It is a cruel irony that service members who defend our country by fighting abroad are often most at risk from the threat of identity theft at home. Frequent deployments, relocation and the unique demands of military life create vulnerabilities for fraudsters to exploit, and military personnel can remain unaware that they have been targeted long after a crime has been perpetrated.
Further adding to the difficulties faced by service members and veterans is the continued practice by the military of overusing full Social Security numbers and putting personal identity information at risk. According to a report this year from several professors at the U.S. Military Academy at West Point, N.Y., the military culture’s well-known mandate of widespread Social Security disclosure must be changed and enforced at all levels if identity theft is to be minimized as a serious problem.
How big is this problem? According to Privacy Rights Clearinghouse, of the more than 100 million personal records lost or stolen in 2006 alone, nearly one third were for active and retired military personnel whose data was stored at a Veteran Affairs office. Just this month, Tricare, the managed care arm of the government’s military health system, disclosed that a contractor had lost backup tapes containing personally identifiable information of about 4.9 million people. The tapes contained data from electronic health records used at military hospitals, clinics, and pharmacies in the San Antonio area from 1992 until September 2011.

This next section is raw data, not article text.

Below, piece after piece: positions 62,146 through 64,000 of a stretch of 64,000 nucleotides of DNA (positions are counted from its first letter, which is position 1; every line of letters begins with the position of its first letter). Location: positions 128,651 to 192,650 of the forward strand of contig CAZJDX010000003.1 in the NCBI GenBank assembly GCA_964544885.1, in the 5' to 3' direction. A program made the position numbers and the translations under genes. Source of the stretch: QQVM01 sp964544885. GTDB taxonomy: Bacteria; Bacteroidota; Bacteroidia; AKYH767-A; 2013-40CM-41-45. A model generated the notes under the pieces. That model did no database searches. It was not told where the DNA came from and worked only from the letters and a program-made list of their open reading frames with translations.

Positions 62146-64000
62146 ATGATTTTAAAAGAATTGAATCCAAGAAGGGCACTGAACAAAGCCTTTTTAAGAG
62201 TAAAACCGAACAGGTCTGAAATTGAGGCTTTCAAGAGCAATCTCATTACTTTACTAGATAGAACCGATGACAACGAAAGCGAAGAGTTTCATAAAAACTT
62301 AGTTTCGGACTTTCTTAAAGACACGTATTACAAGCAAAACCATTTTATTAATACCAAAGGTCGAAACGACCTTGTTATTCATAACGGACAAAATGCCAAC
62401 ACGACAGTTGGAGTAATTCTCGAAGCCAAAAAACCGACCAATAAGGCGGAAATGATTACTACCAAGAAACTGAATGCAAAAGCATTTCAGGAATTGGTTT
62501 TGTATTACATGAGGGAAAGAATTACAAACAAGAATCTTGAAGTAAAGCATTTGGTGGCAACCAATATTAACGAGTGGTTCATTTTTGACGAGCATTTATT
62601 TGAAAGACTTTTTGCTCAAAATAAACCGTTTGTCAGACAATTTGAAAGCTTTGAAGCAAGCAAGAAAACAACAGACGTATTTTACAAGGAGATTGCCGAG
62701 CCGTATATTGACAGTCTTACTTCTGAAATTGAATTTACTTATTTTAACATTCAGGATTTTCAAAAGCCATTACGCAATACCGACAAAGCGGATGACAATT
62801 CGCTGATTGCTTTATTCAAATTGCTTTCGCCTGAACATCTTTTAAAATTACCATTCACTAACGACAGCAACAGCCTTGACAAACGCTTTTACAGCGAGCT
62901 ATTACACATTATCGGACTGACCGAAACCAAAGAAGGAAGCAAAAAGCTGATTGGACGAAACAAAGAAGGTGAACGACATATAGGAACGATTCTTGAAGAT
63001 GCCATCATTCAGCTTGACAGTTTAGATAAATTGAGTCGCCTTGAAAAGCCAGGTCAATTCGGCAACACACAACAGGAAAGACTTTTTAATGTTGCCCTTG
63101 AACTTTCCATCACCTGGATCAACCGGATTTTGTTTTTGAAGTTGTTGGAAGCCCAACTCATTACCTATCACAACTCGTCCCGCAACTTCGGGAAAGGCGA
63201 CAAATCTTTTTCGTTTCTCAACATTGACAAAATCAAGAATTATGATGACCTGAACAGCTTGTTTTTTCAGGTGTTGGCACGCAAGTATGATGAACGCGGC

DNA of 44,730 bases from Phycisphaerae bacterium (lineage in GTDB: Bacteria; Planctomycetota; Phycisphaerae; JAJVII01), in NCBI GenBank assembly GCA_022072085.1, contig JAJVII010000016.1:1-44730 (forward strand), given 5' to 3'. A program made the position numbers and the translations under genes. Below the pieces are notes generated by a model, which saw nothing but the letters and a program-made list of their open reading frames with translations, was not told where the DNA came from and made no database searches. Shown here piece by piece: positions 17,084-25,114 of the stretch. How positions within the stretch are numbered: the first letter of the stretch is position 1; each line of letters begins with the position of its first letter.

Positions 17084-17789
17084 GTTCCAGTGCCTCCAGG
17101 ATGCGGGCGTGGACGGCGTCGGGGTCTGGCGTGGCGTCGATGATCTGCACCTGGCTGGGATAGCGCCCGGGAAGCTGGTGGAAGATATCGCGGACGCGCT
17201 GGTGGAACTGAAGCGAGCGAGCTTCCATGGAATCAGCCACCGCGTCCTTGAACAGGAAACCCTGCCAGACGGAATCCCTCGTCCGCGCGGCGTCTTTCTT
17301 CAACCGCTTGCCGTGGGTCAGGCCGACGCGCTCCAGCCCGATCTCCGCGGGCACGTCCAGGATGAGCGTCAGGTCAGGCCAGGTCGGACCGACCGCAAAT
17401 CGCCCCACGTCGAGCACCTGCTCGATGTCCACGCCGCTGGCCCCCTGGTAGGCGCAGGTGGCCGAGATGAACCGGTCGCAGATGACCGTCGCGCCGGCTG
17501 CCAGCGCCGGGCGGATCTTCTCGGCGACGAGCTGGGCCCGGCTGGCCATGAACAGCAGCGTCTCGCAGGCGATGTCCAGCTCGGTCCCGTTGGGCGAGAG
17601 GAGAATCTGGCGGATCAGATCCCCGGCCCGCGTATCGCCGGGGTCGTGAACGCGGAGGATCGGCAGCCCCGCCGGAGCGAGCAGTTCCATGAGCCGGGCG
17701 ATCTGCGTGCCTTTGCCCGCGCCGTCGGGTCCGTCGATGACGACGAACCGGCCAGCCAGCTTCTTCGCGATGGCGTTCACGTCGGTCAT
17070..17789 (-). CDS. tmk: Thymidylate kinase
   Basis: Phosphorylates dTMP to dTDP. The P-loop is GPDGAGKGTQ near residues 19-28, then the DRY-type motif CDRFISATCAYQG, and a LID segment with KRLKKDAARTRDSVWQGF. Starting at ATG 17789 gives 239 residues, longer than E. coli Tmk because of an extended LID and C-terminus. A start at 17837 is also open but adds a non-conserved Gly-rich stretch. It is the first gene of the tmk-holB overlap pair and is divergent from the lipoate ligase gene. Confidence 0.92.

Identity theft is a serious concern for anyone, but when it affects deployed military personnel, identity theft can directly impact combat readiness. Service members abroad become distracted trying to correct a personal crisis that can have financial and professional consequences for their military careers, and their distraction indirectly affects the nation’s defenses as a whole. This issue also compounds the difficulties already faced by overburdened military families, including identity theft that occurs after a service member’s death.
Military privacy advocates have lobbied the Department of Defense for years to limit its usage of Social Security numbers, and their efforts have begun to pay off. Pentagon officials claim that efforts to better protect troops’ personal information have been underway for years, and new DOD identity cards will no longer feature Social Security numbers.
Until the military can ensure stronger privacy protection, service members, military officials and veterans should take great efforts to defend themselves from fraud by enrolling in identity theft protection that will fight for them as much as they have fought for us.